as usual by a physician. Hassmén, Koivula, Uutela (2000) concluded that
individuals who practice physical fitness training 2 or 3 times a week have a lower level of depression, anger
and stress, compared to those who practice less or no physical activity. At the
same time, they have a higher sense of social integration and psychological
wellbeing. Dunn et al. (2005) also found supporting evidence in this regard. They
found that an exercise dose equivalent to minimum physical activity
recommendations (17.5-kcal/kg/week) was more effective than a lower dose, and
that the effect did not vary with frequency (3 versus 5 times a week). All
these results suggest, that exercise performed at any intensity can be equally
effective in treatment for depression as compared to treatment as usual by a
physician.

Given the growing interest in exercise as a treatment for depression, the aim of the current investigation is to address yet another
approach, by examining the settings in which exercise is performed. There is
lack of knowledge about which factors within exercising could influence the population
of young adults, who often face
depression.

Young adults who are inevitably going through major
life changes while starting their adult life, usually lean on a support network
to maintain a sense of belonging with this stable medium. Social support refers to the emotionally sustaining
qualities of relationships (e.g., a sense that one is loved, cared for, and
listened to). Umberson et al. (2010) pointed out that social ties influence
health behaviour, partly because they influence or „control” our
health habits. Also, social
support may have indirect effects on health through enhanced mental health, by
reducing the impact of stress, or by fostering a sense of meaning and purpose
in life (Cohen 2004). It is thus clear how important social relationships are
in one’s life to maintain mental well-being.

            Though social
relationships have an impact on mental health, it is essential not to ignore its
powerful influence on physical health as well. In fact, mental and physical
health are strongly influenced by each other. Paul Jansons et al. (2017) found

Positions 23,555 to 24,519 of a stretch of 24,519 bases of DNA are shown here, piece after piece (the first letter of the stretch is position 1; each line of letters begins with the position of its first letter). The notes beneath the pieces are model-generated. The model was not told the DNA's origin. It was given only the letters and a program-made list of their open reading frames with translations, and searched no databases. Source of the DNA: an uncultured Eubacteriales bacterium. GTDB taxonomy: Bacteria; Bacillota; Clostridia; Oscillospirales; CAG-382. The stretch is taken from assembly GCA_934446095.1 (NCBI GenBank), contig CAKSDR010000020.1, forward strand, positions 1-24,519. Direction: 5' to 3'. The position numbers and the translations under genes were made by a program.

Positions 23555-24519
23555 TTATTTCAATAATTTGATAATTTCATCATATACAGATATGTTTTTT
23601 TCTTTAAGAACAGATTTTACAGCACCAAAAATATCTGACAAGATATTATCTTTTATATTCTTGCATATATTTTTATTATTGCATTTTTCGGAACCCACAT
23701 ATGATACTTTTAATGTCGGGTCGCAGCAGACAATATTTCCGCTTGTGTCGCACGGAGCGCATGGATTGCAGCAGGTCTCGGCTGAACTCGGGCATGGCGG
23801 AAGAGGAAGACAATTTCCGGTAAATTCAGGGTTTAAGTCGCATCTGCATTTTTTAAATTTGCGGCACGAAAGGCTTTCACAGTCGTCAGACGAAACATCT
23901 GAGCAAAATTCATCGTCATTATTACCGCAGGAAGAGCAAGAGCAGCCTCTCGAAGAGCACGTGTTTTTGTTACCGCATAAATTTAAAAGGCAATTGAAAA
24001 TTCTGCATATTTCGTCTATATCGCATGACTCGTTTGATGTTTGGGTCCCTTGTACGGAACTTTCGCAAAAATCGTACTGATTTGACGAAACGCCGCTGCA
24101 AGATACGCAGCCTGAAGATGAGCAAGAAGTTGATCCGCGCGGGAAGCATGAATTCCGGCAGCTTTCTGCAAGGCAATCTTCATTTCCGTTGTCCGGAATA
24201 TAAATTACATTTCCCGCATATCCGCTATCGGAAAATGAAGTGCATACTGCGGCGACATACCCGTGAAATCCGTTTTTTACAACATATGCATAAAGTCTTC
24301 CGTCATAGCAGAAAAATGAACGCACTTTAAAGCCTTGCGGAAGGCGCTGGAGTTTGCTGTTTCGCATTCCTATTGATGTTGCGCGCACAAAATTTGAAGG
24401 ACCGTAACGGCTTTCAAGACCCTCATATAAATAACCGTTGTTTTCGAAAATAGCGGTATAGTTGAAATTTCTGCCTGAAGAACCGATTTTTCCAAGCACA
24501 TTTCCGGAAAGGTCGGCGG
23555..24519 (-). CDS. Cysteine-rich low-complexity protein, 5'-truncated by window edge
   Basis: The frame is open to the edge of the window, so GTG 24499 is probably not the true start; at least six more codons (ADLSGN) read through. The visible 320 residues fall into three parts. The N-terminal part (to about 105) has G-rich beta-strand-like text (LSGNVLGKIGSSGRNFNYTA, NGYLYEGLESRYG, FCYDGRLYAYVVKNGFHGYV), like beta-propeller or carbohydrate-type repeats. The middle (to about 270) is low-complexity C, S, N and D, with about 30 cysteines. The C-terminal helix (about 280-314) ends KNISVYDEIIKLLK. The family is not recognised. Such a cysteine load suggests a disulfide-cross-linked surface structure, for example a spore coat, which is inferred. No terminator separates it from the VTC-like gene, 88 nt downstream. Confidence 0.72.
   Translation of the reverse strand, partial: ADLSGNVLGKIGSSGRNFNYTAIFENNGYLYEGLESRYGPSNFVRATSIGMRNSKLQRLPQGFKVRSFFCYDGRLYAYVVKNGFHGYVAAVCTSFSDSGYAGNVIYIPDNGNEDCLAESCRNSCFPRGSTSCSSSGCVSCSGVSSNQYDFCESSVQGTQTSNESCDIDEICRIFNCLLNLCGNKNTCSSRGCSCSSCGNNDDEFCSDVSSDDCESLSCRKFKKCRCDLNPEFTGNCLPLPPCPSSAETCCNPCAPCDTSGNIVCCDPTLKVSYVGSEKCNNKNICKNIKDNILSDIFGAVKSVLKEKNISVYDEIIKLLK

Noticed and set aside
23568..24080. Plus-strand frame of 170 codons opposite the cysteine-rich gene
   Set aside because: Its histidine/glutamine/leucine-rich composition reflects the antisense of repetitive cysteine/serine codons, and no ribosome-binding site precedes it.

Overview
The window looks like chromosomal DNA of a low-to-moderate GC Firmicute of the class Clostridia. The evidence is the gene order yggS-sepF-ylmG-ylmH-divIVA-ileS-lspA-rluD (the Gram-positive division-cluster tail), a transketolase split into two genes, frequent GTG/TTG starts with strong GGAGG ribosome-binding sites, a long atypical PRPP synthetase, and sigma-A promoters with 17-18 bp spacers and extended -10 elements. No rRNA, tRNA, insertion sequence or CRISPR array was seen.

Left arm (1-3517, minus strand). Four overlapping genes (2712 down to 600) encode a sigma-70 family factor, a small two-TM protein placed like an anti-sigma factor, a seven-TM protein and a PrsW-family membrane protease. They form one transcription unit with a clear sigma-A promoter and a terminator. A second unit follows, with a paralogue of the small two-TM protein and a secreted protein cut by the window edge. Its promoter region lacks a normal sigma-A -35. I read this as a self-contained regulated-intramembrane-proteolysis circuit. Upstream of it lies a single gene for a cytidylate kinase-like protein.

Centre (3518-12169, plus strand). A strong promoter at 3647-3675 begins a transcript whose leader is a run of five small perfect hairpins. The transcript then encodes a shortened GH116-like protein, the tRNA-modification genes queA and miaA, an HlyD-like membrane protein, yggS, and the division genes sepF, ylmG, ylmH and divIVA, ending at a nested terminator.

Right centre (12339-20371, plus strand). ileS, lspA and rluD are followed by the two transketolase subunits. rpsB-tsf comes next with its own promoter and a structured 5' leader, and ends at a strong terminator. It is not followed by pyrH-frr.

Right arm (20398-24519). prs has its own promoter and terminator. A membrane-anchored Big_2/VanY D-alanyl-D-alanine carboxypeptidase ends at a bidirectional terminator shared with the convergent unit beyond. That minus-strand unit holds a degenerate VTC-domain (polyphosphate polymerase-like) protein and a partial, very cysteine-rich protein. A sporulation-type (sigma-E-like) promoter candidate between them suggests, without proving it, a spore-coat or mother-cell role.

that motivation for
exercise may be enhanced via social support and interaction between exercise
group members with similar health issues. At the same time mental health benefits of physical
activity may be partly accounted for by the social interaction involved in
group sports in particular (Elaine M.
McMahon et al., 2016). So social support in group exercise
context may promote the satisfaction of competence and relatedness, which are
basic psychological needs as well as encourage one to invest in a healthier
lifestyle overall. Zhou, J., D.
Heim, & K. O’Brien (2015)
also proved that participation in team
sports leads to higher levels of happiness than when playing individual sports.

The aim of this study is to further
investigate the theory above, by gaining knowledge of the effectiveness of
exercise on depression, by finding out how social settings play a role. Given
suggestive evidence, interventions and group activities can be conducted to
improve life of young adults. Thus, the study will seek to answer whether
group-based exercise is more effective in treatment of depression than
individual-based exercise amongst depressed students. Students are a
representative sample for the younger population.

            Based on previous
literature, our hypothesis is that exercising in group settings is more
effective in curing depressive symptoms in the target population, than
exercising individually. To find evidence, we plan on using a pretest-posttest
design to compare depressive symptoms in students. The participants will be
examined before and after taking part in a 12-week long exercise plan, which is
based either in a group setting open to social interactions, or should be
performed individually in absolute isolation. We predict that, depressive symptoms will
reduce more significantly in the group-based exercise group in comparison to
the individual-based exercise group.